Less than a year before athletes will flock to Rio De Janeiro for the 2016 Summer Olympics, a Canadian team of First Nations women is gearing up for their own chance to compete on the international stage.

An all-aboriginal group of elite soccer players is heading for Palmas, Brazil in October for the first-ever World Indigenous Games, where they will join 2,000 athletes from 30 different countries, in a celebration of sport and aboriginal heritage.

For many of the players, the tournament will be one of the most important competitions of their lives.

“I feel overwhelmed with excitement and it’s huge,” Wynonna Cross told CTV News. “I never expected to be part of something this big.”

The girls come from across the country, and each player earned her spot after being scouted at a series of tournaments.

Leading up to the World Indigenous Games, half of the players have gathered near Montreal to train. The other half will join the team in Palmas, where they will practice together for the first time.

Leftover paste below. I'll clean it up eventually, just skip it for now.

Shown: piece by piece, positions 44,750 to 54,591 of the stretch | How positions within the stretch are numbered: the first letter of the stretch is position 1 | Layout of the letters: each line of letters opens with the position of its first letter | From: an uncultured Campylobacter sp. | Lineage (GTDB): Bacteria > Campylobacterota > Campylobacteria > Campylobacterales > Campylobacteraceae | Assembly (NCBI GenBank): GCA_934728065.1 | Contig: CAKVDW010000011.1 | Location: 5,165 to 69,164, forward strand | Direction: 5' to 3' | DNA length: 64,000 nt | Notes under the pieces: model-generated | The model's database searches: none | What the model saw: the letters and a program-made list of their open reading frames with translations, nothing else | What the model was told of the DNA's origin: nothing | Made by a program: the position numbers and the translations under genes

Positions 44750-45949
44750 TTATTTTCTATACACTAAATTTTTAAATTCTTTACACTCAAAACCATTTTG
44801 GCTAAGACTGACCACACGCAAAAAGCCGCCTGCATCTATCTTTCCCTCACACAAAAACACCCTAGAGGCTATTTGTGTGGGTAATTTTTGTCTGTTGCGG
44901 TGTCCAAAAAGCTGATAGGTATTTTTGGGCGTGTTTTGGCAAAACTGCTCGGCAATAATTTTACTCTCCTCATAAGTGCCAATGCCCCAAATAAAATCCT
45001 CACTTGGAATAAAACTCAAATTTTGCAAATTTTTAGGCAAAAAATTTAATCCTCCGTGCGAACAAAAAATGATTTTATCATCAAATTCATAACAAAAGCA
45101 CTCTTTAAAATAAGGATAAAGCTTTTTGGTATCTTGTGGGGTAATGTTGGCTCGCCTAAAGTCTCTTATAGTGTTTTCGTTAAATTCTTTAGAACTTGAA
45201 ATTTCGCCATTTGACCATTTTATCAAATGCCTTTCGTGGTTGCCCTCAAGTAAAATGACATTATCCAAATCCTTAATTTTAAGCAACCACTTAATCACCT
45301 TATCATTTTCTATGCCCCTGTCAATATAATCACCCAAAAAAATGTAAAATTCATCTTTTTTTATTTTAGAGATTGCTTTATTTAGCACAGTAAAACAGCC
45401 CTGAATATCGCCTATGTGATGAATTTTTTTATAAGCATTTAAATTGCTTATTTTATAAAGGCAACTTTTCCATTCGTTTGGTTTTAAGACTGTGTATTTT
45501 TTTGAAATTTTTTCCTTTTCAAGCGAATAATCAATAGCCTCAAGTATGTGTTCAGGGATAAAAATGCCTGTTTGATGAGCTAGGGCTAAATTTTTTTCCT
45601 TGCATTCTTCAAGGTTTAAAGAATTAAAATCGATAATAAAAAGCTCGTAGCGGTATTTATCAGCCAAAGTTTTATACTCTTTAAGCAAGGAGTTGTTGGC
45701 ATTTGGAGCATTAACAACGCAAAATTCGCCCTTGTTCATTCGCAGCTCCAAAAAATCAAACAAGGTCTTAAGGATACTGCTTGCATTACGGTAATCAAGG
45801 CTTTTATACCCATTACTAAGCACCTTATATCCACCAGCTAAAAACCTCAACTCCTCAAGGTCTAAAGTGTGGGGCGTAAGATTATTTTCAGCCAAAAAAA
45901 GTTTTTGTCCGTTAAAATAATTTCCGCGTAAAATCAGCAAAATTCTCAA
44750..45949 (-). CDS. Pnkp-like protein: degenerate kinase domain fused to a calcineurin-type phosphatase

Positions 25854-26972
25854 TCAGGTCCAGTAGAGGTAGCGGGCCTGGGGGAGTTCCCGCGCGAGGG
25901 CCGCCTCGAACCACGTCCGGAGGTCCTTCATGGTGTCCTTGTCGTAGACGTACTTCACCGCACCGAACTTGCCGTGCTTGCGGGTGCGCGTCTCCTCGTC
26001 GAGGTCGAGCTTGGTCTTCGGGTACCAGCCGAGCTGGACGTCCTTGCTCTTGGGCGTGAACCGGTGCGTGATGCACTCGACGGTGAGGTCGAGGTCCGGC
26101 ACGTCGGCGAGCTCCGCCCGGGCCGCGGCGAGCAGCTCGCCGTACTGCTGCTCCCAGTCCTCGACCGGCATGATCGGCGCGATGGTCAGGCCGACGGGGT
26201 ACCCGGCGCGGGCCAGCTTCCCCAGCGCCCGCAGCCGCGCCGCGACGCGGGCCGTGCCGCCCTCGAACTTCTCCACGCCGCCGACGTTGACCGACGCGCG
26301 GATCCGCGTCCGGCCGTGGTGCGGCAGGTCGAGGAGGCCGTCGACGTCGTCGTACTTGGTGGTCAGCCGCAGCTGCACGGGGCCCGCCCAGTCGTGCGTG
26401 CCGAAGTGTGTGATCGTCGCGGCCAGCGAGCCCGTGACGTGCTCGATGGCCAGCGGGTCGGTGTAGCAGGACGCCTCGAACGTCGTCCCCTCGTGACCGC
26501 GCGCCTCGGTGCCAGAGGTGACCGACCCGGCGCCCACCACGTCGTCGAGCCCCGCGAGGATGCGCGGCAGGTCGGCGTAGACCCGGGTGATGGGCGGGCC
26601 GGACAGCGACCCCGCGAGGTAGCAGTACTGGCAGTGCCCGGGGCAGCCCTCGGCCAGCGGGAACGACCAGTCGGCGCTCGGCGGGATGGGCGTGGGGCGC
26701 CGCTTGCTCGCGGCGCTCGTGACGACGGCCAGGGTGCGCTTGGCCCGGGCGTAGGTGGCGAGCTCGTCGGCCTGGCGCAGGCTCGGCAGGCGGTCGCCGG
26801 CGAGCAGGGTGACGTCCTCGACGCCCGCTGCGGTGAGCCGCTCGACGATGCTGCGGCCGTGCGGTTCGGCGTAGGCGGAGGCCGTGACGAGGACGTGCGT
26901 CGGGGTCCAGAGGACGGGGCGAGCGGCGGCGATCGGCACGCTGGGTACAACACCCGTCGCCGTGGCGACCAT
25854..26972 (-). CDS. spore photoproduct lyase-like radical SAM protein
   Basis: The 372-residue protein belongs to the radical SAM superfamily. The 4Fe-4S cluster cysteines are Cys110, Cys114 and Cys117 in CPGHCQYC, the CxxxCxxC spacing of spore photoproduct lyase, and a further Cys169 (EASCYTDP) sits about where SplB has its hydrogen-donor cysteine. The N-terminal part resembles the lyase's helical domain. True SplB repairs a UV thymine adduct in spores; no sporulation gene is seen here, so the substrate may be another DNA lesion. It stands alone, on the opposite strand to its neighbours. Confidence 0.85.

“It’s the first season playing with these girls,” Rachel Leborgne said. “And once we started playing together we just really started playing as a team, so I’m expecting the same thing when we get there.”

Leborgne, a Mohawk from Kahnawake, Que., said that, beyond soccer, the games will be an opportunity for the Canadian players to show off their heritage.

“Following those traditions and everything, it’s something that just comes to me,” she said. “Being able to represent that somewhere and show everyone else what we are and who we are is going to be something else.”

From the sidelines, Coach Harry Rice said he is also thrilled at the chance to be part of an international tournament.

Rice has taught some the players since they were children. He said that many First Nations athletes have limited opportunities, and that he never dreamed his players would be able to play on the world stage.

“Their talent is going to be broadcast for the world to see,” he said. “It’s exciting.”

For Leborgne, the tournament is also a chance to set an example for other aspiring indigenous athletes.

“I know everyone looks up to us, so it’s nerve-wracking being in this position” she said. “But I’m really excited to show them what we’ve got.”